The list thus far also includes Mychel Thompson, Travis Munnings, David Nesbitt, Nathan Bain, D’Shon Taylor, Willis Mackey, Domnick Bridgewater, Jaron Cornish, Lourawls “Tum Tum” Nairn Jr, Godfrey Rolle, Shaquillo Fritz, Michael Carey Jr, Nashad Mackey, Danrad Knowles, Kentwan Smith, Eugene Bain and JR Cadot.

“That is an A-1 squad that can be put together. Right now we are in second place in this pool. This is the best chance we have to have our NBA players play so we look to secure the win and hopefully we can continue that momentum and secure our spot,” he said.

FIBA decided to stage the second window in a bubble format as they took into account the health protocols stemming from the coronavirus pandemic. The format allows FIBA to facilitate the implementation of governmental sanitary protocols required by many countries across America’s zone.

The top three teams from each group will qualify for the FIBA AmeriCup 2022, which is the first leg of the qualification process for the 2024 Olympic Games.

The BOC formed the Athlete Welfare Commission to assist developing athletes with its “athlete’s first” mandate in mind.

“The Commission continues our efforts to ensure that athletes around the Bahamas are assisted. We believe in the BOC our mandate is simply that athletes are first. In this tough economic time during this COVID-19 pandemic, we continue with the BBF and the commission has ensured that individuals from the BBF will benefit from this programme,” said BOC vice president Roy Colebrook.

“We believe that it is very important that our athletes continue to thrive and to do the best that they can during these tough economic times. We will encourage all athletes out there who can qualify when the time comes through the federations for assistance to please fill out your applications.”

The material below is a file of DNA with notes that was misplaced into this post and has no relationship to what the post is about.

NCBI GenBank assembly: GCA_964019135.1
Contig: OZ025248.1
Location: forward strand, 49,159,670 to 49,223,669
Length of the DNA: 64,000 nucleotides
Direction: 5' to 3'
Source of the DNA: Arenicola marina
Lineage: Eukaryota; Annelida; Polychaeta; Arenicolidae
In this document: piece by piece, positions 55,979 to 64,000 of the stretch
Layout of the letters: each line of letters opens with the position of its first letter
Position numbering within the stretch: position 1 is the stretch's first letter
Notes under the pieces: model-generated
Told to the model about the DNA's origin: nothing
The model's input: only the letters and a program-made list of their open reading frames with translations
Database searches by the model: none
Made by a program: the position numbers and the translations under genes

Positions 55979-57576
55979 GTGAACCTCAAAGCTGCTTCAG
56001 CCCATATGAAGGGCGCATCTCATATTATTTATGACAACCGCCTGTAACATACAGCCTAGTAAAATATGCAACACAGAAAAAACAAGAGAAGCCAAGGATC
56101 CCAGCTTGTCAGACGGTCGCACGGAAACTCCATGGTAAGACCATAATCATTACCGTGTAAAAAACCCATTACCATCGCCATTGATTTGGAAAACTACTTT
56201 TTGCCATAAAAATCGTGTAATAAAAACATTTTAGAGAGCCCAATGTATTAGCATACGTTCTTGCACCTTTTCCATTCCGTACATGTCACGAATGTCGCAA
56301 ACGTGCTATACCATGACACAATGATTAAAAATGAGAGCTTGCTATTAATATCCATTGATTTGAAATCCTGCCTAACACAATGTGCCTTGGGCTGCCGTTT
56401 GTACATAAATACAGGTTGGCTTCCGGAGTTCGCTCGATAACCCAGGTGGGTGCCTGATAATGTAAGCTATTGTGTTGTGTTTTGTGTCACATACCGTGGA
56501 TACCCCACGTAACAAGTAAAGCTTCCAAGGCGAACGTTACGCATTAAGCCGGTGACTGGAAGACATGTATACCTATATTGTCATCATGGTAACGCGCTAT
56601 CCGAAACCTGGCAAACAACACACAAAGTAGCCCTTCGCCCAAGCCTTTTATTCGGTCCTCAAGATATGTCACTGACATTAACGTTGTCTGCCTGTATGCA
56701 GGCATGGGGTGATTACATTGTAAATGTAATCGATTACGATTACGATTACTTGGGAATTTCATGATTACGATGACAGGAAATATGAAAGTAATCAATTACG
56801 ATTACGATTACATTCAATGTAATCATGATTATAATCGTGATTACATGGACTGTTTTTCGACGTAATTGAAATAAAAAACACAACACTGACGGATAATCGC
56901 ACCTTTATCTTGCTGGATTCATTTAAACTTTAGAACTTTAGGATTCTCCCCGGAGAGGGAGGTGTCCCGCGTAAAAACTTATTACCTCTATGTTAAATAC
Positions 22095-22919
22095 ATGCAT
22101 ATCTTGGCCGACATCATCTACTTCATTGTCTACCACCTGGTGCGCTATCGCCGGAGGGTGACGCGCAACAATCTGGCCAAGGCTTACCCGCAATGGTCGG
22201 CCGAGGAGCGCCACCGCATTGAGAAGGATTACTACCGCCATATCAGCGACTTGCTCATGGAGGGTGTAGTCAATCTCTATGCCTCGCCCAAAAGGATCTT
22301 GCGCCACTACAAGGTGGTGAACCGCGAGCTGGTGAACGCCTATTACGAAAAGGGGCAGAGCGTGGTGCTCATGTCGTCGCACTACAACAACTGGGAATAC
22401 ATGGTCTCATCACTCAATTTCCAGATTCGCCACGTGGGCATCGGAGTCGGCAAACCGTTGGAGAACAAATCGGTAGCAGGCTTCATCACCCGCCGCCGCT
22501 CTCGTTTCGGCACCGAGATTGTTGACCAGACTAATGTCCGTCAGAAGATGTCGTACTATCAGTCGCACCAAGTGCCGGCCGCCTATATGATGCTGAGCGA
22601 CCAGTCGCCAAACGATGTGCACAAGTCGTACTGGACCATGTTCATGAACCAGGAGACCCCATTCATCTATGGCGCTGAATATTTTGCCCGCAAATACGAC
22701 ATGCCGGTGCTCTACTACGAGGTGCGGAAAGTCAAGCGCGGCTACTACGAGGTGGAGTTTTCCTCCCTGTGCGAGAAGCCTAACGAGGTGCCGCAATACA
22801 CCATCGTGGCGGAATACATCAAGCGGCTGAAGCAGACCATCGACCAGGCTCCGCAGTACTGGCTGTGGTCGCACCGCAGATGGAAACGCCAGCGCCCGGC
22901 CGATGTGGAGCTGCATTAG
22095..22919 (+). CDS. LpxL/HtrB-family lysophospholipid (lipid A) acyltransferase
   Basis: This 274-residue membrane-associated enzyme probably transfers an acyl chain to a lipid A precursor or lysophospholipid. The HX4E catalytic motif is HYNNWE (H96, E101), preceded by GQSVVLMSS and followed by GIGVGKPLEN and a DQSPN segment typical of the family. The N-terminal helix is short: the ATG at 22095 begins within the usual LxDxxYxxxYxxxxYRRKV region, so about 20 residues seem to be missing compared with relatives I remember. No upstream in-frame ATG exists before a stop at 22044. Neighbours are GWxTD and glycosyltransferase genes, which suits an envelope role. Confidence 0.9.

Due to the pandemic, the Ministry of Youth, Sports, and Culture, like other ministries, saw a cut in the funding allocated in the government’s 2020/2021 budget.

In those cuts, subventions to athletes were reduced while Lanisha Rolle informed the nation that every effort would be made to assist the athletes.

BOC President Romell Knowles, however, said the BOC was hard pressed to assist, thus the formation of the Athletes Welfare Commission.

“The inability for athletes to train as freely as they would like has obviously had an impact on their social net worth and their families. I want to thank the IOC through the Olympic Solidarity for investing in the BOC and NOCs around the world by providing us the financial assistance and the resources to be able to assist our athletes,” he said.

“Presently we have six athletes that are on Olympic scholarships that have been extended an extra year through these institutions. From time to time through the WC, when resources become available, we will definitely distribute to the benefit of the athletes. Our mandate is athletes first so we will spare no resources in assisting our athletes, especially in these most difficult times during this COVID-19 pandemic.”